Since Junts’ secession is too big to get rolling on a simple parliamentary majority, President Artur Mas will need CUP’s support
By Rose Maramba
The Catalan people have just turned out massively to vote in their regional election this Sunday. In everything but on paper the regional parliamentary election was a plebiscite on the independence of Catalonia from Spain.
So much bitter controversy has surrounded the election since it was clearly against the Spanish Constitution for any part of the national territory to break away. The pro- Catalonia independence bloc Junts pel Sí (Together for Yes), led with much calculated fanfare by Catalonia Premier Artur Mas and consisting of the Convergència Democràtica de Catalunya (Democratic Convergence of Catalonia) and the Esquerra Republicana de Catalunya the (Catalan Republican Left), has however been arguing that seeking independence from Spain is a matter of self-determination which any self-respecting political organization would not only find legitimate but also an exercise in democracy.
After heavy campaigning by all participating parties, here are the results with 100% of the votes tabulated:
Junts pel Si wins 62 of the 135 regional parliamentary seats (39.57% of the valid votes cast)
Citizens – Party of the Citizenry (Ciutadans – Partit de la Ciutadania) 25 seats (17.91%)
Socialist Party of Catalunya (Partit Socialista de Catalunya) 16 seats (12.72%)
Catalonia Yes We Can (Catalunya Sí que es Pot) 11 seats (8.93%)
Popular Party (Partido Popular) 11 seats (8.50%)
Popular Unity Candidacy (Candidatura d’Unitat Popular or CUP) 10 seats (8.31%)
Below these numbers none of the other political parties will have any parliamentary representation.
Junts pel Si failed to win the absolute majority (68 seats) it was hoping it would win, and might even have convinced itself it would be a fait accompli.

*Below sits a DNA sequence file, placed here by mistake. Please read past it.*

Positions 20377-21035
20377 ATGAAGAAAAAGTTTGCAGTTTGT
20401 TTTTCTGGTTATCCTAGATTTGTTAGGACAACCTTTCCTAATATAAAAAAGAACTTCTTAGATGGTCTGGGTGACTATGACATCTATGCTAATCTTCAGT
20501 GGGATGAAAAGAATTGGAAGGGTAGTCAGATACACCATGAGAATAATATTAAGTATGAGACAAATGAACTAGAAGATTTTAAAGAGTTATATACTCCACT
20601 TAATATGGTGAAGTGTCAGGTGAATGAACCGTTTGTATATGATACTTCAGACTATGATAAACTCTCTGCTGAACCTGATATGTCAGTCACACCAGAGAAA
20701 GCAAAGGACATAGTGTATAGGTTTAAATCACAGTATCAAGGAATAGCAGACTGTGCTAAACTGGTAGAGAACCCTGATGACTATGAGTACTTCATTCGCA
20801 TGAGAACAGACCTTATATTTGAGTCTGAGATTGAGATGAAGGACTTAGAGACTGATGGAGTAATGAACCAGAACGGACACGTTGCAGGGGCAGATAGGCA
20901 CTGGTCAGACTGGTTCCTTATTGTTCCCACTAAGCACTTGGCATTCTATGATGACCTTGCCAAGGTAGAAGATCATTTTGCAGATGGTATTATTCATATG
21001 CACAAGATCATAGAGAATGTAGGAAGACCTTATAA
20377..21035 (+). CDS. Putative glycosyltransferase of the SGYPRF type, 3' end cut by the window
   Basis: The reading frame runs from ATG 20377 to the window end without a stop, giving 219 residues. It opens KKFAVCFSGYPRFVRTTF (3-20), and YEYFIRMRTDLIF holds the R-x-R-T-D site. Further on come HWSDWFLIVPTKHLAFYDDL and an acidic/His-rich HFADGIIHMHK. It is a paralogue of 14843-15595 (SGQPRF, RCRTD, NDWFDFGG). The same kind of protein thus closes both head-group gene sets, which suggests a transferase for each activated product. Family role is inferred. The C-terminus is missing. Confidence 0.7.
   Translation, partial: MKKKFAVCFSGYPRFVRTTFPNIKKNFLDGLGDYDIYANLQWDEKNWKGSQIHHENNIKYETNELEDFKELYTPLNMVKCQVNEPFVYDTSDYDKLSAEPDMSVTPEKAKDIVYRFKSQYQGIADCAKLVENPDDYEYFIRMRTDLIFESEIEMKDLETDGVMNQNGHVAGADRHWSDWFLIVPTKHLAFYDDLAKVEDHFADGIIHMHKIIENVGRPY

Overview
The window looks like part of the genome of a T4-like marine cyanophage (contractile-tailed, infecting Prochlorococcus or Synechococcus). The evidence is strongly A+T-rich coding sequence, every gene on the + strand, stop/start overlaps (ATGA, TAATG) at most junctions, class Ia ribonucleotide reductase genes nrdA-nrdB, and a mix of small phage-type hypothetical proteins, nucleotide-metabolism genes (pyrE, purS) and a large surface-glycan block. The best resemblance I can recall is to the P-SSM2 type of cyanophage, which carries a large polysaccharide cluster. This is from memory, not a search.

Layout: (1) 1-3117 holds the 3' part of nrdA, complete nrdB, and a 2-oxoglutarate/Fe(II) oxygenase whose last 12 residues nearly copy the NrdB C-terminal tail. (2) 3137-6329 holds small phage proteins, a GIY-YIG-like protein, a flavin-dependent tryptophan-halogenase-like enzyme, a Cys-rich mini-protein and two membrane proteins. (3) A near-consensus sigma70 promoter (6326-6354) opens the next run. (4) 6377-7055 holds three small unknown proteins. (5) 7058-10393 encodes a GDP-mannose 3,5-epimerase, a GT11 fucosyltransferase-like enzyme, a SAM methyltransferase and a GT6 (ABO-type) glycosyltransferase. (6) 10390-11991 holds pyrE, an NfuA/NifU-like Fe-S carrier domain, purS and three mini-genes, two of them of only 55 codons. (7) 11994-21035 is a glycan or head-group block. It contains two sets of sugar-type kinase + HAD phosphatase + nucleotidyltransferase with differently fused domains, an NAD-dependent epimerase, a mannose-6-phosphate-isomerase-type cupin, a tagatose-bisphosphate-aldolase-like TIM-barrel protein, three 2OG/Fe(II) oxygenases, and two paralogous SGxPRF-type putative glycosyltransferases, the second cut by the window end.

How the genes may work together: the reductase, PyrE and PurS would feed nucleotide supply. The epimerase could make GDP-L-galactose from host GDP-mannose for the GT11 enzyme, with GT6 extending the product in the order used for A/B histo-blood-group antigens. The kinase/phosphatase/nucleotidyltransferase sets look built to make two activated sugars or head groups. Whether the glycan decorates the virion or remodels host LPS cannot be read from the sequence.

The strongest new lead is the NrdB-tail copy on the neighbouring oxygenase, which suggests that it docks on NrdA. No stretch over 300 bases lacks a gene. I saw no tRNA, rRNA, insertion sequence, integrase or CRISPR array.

Since Junts’ secession is too big to get rolling on a simple parliamentary majority, and the absentee ballots, which haven’t been counted yet, are not likely to help Artur Mas achieve the prized absolute majority, he will need CUP’s support. CUP is a radical secessionist party, making it a natural ally for Junts. Except that CUP leaders have been saying during the election campaign that joining up with Junts just to put together an absolute majority of parliamentary seats wouldn’t do if the sum total of their joint votes fall short of absolute majority in terms of ballots cast.
The Spanish voting system (the d’Hondt method), which applies to Catalonia and the rest of the Spanish regions, does not translate votes to strictly proportional number of seats.
Besides, CUP has been saying that it would not support the re-election of Artur Mas as president of the Generalitat (the Catalonia regional government).
Following the results of the Sunday election, political pundits are predicting Catalonia is in for political instability. Already nobody is talking about a four-year term for whoever is voted president. It seems Catalan leaders, whether for or against secession, are giving themselves 18 months to decide what moves to make. After which short period they plan to hold snap election.
Ciutadans, which supports Spain’s territorial integrity, and garnered a surprising second largest number of votes, have called for the immediate resignation of Mas who, until a new government is formed out of the election results, is interim president.
So what now? Even with a secessionist absolute majority of parliamentary seats between Junts pel Si and CUP, the Catalans will still be split in the middle ballot by ballot. What to do with the Catalans who want to stick to Spain?
The weather forecast for Catalonia is stormy.
>Launching of Junts pel Si. From left, Raül Romeva, Carme Forcadell, Muriel Casals, Artur Mas, Oriol Junqueras. By DaniCo46 (https://commons.wikimedia.org/w/index.php?title=User:DaniCo46&action=edit&redlink=1) CC-BY-SA 4.0
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